A ferocious momentum is atwork in David Mamet's American Buffalo. We're dropped into the middle of a heist scheme that is already in progress, and we race with the conspirators to its denouement over the course of one long day. That speed is driven by the whip-crack pacing of Mamet's blistering dialogue, which is voluminous and spiked with profanities and street philosophies.
But Mamet's top speed is not enough for director John Contini, who stands on the accelerator for St. Louis Actors' Studio's current production of the show. Perhaps he does so to keep pace with his actors: Peter Mayer, Leo Ramsey and William Roth go hell-bent for leather through Mamet's back-room drama about a trio of men who feel entitled to a fortune. The fact that said fortune belongs to another man means nothing. There's a wall dividing them from unimaginable wealth, and they're content to scream towards it, hands outstretched, discarding any dead weight that slows them down.
This is one of the most fully realized and rewarding productions St. Louis Actors' Studio has mounted in its ten years. Mayer, Ramsey and Roth wear their characters like second skins, each as three-dimensional as the junk shop they plot in. Even the set is a triumph; scenic designer Cristie Johnston has created a depth that seems impossible on the Gaslight's cozy stage.
Donny (Peter Mayer) is the owner of the shop, and the brains behind this plot to get rich. He recently sold an American Buffalo nickel to a customer, and now believes that the customer got the better of him. That belief eats at Donny until he realizes such a canny collector of coins must have other valuable items in his collection. It would be a simple task to break into the collector's home and rob him blind, just like he robbed Donny blind.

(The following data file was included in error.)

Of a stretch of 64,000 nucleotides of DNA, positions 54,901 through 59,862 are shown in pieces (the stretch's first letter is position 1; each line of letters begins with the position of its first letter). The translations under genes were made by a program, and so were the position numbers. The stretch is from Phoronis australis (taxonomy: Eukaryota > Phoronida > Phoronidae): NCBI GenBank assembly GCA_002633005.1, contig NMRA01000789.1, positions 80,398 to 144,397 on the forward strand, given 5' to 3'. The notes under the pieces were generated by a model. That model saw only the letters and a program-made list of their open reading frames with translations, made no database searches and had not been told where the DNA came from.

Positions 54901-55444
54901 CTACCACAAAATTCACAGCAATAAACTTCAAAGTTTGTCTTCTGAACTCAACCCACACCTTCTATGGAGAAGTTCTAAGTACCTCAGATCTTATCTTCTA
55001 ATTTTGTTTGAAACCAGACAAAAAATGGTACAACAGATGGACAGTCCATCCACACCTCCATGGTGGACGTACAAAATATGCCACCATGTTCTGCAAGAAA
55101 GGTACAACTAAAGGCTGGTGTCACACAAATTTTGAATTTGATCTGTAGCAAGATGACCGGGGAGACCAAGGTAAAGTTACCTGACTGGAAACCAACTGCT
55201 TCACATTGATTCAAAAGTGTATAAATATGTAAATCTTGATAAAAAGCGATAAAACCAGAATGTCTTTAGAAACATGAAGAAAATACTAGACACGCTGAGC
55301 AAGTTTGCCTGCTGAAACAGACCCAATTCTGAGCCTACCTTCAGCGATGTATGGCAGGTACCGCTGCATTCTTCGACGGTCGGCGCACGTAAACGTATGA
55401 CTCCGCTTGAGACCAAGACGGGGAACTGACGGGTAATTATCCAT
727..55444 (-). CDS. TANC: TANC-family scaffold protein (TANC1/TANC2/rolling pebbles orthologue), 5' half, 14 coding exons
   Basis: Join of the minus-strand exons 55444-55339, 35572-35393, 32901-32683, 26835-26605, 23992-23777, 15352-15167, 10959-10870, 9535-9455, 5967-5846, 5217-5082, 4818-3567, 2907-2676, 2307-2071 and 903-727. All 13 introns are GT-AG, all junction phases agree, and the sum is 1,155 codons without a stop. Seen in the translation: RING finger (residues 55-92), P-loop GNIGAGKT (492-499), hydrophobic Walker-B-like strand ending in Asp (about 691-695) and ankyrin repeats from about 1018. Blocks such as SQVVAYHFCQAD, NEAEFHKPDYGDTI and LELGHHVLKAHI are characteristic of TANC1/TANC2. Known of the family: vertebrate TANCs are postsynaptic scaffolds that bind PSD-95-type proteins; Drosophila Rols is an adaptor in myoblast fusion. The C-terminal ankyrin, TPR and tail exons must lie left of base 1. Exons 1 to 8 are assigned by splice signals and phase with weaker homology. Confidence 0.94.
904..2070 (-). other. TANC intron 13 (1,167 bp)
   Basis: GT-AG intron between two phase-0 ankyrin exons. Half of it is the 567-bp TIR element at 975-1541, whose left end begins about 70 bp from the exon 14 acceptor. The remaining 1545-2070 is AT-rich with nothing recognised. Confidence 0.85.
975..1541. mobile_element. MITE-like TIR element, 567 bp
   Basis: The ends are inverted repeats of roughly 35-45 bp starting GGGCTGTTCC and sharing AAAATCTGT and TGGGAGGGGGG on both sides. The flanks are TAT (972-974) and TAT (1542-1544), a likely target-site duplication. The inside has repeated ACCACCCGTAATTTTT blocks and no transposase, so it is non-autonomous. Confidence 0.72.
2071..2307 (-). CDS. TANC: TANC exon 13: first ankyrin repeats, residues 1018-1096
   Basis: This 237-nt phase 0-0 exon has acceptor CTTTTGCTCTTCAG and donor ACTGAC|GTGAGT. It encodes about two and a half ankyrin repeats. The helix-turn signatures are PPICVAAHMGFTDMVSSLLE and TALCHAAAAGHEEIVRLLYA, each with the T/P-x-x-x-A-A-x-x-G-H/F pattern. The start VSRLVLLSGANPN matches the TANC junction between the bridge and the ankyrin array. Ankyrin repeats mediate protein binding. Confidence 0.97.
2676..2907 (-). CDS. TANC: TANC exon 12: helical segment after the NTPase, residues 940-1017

Donny's sleeveless shirt, leather vest and tattoos mark him as a tough guy, but he's free with his money and unstintingly kind in his treatment of Bobby (Leo Ramsey), a kid who's addled his brains with drugs. Bobby works as Donny's gofer, and he hangs on Don's every word. Ramsey leads with his forehead, presenting it to Mayer every time Donny gives Bobby instructions, as if the words will take better purchase in his mind if they hit his head first. Bobby's nervous and easily distracted, but his loyalty toward Donny is absolute.
Teach (William Roth) is the unwanted third man in this heist. He's as loud as his shiny gold shirt and matching shoes, and he pontificates at length on subjects such as loyalty (a big one for him), friendship, how to discover the whereabouts of the imaginary combination of an imaginary safe and the propriety of offering a friend a cash hand-out ("I don't flaunt it like some bust-out asshole!").
Of course things go pear-shaped for our heroes. The magic of American Buffalo is that as circumstances grow more dire, the truth about everyone is revealed. These are small desperate men who struggle to rise to the challenge of larceny, and each man accepts his personal failings in his own way. There is humor, there is violence and there is loyalty. And just when the play grows darkest, there is an unlooked-for tenderness, and it is a treasure more precious than any hoard of coins.
You may see happier, more overtly heart-warming shows this holiday season. But you won't see a better, more honest depiction of humanity in these uncertain, dying days of the year.